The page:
Before I get to the nitty gritty, I'll admit to being extremely interested in this documentary. This is my hobby, the root of my hobby, my High School and College preoccupation. In many ways, it changed the world of games as we know it, because without D&D, there is no PRPG hobby, no CRPGs, no MMORPGs - no gaming as we know it and enjoy it. So yes, I'm emotionally invested in the D&D Documentary I'm just not monetarily investing myself in it.
Let me quote some stuff from their kickstart page (oh, and please go to the kickstarter page for some really great clips from the documentary - as I said, it's damn interesting stuff).
Making a movie isn't cheap, but we've managed to cobble together some figures that might help explain what we need and why need it.
If we get our goal of $150,000, we get to shoot the film. This is the minimum we need for actual production, crew, equipment, flights and lodging. (Grumpy the Dwarf here - as of the posting of this blog post, they are just over 2K away from goal - they will fund - yippee!)
If we get $250,000, we get to edit, add music, mix the sound, add some graphics and do the Mastering. (wait a fucking minute! if they fund, they dont have the money to edit this fucker unless they hit a stretch goal?!? So, they get to film it, but they will never finish it unless it funds at $250k?) We get to pay for the archive footage, which, we are learning, is expensive. This pays for all the finishing costs. The $250K level brings everyone to the first of our FIRST STRETCH GOAL, a beta version of our smartphone app: GAMER FINDER. Find gamers around you using your smartphone's geo-tagging features. Now, if you want to play a game and your friends are too busy, just use your app to find gamers near you. (uhm, that app is called G+)
At the $500,000 level (which there is now way in heaven or hell they are going to reach), we get to market the film. Yes, marketing is expensive. Even the extra $250K is never enough. (trust me, if they complete this and somehow miraculously find the funds to edit it, they are going to find a way to market it) This helps us send it out to film festivals (Sundance, SXSW, Tribeca, to name a few) and eventually, cross our fingers, sell the film to a distributor so they can get it to theaters.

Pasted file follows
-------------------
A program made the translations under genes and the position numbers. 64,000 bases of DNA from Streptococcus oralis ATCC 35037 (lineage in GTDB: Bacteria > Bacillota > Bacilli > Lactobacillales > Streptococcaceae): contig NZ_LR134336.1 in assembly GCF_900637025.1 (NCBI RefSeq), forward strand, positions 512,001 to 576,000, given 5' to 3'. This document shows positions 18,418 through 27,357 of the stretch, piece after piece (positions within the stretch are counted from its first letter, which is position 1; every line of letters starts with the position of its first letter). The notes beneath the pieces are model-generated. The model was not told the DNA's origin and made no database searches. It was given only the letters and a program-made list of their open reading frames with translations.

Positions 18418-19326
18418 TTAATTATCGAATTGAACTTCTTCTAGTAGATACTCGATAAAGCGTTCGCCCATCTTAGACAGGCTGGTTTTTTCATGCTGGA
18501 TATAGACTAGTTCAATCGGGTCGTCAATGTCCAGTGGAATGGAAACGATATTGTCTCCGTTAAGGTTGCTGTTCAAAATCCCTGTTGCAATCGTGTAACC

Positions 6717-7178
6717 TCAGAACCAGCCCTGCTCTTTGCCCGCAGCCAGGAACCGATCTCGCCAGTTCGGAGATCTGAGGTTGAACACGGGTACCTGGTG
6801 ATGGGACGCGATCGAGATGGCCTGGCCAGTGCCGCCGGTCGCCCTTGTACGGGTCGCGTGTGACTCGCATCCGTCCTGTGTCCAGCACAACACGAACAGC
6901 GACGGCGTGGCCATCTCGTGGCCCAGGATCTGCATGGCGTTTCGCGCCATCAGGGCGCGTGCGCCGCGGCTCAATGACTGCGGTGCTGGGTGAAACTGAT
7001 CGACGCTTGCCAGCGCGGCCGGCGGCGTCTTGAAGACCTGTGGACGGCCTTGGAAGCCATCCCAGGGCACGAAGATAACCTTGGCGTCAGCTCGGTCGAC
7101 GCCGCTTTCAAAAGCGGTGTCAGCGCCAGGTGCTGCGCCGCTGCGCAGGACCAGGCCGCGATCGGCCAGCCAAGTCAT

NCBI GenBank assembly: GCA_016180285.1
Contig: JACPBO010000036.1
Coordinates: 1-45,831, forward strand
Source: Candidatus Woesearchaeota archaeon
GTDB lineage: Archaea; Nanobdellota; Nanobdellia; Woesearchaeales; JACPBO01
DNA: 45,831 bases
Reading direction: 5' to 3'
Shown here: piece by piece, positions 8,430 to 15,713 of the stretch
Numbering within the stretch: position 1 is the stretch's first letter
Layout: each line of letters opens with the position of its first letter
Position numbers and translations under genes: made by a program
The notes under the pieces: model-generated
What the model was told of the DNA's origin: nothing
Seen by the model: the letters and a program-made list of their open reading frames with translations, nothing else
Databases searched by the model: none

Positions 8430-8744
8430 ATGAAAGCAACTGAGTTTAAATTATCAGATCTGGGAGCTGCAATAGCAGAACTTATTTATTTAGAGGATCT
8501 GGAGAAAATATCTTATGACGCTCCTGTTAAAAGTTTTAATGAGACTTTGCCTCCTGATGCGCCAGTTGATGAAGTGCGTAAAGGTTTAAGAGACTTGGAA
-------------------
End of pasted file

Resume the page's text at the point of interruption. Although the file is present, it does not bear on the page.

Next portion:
The $500K level brings everyone to our SECOND STRETCH GOAL (and this one, we are very excited about). Everyone who donated $100 or more will automatically receive the Dungeons & Dragons: A Documentary Companion Book. This beautifully bound, illustrated book, published by Green Ronin and edited by James Lowder (all this means is the book is a done deal and will be available separately - wait, if the book is a done deal, the documentary must also be a done deal - I mean, they have a publisher and an editor already) will chronicle the creation of the documentary and will include essays from interviewees and other special guest contributors. Those who payed less than the $100, will be given the opportunity to increase their pledge to the $100 (or more) level and we will send the book along with your other rewards.Alright, let me understand this. The documentary appears to be mostly filmed already (at least the interviews). So, is the basic goal there for the filmmakers to recoup their current out of pocket expenses?
If the first stretch goal isn't hit, will there be nothing more to this than the clips already on the kickstarter site?
I hate to be like this, because I really like the idea behind the documentary and the clips look damn interesting, but I can no longer treat kickstarter as a black hole to toss money into and hope for the best.
Without D&D, "MMO's" would consist of moving little virtual French infantry or little virtual Confederate cavalry on a big virtual battlefield using virtual 6-sided dice to determine virtual casualties to be removed from the field.ReplyDelete
And with all that, we'd still argue about the rules so much that we'd never even get to finish a game. ;-)
It could be they broke it down into $250,000 & $150,000 because Kickstarter has become all about the stretch goals (thank you, Reaper). So if you don't break a project into stretch goals, you aren't marketing as effectively as you could. There's no stick, so you have to offer plenty of carrots.ReplyDelete
This is going to sound a bit douchy, but I'm actually happy to see someone with the same apprehensions I had when I started scrolling down the page. I'm a big fan of what they're trying to do, but you only need to look at what other people have managed on a smaller budget, and done totally in house that has gone on to huge things. I know that this is a different market, but The Evil Dead and Clerks were labours of love made by maxing out credit cards, taking out loans and sleeping in some god awful places whilst they were being made.ReplyDelete
And these films have led the people who made them to some very lofty heights indeed!
I was going to expound a bit, but I'll just say I agree with Paul 100% and leave it at that. It doesn't cost $250,000 to enter a film into Sundance that I'm aware of...ReplyDelete
@Paul, douche away ;)ReplyDelete
If they broke the project into stretch goals "because that's how kickstarter works best" and the regular goal isn't actually funding a completed project, they either:
a - have no idea how kickstarter works
b - have no idea the danger of thousands of D&D nerds out of money for "no completed documentary project"
c - enjoy living life on the edge
d - are trying to pay themselves a salary up front
there are things that "don't ring right" to my ears, that's all I'm saying.